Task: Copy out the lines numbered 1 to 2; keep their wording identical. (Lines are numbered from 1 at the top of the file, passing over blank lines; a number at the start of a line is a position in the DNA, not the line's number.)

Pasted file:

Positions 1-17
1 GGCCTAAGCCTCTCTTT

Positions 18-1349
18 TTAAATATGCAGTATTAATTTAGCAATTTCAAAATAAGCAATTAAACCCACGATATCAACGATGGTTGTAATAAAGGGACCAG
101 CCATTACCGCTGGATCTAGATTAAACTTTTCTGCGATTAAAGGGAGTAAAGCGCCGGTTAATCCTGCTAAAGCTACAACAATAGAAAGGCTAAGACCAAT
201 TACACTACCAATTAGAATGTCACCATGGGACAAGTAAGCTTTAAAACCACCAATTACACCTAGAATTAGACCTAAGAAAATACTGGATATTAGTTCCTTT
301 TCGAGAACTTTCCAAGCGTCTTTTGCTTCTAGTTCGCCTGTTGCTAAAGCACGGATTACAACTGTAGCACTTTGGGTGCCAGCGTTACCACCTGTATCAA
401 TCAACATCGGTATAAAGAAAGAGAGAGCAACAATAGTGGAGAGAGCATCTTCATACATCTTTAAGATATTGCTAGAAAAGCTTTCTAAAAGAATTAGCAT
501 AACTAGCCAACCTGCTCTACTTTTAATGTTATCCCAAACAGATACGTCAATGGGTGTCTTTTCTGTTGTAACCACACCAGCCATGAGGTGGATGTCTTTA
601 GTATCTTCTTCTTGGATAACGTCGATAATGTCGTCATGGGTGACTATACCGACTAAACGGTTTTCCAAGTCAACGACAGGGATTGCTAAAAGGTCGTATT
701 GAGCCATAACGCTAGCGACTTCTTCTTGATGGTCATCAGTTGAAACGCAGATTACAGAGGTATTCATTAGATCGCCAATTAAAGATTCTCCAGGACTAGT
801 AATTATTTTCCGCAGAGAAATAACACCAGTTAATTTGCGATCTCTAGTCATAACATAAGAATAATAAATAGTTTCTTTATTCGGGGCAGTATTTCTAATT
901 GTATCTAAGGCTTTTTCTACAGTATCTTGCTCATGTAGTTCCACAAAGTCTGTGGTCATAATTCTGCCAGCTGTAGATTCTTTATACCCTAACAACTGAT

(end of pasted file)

Positions 1-17
1 GGCCTAAGCCTCTCTTT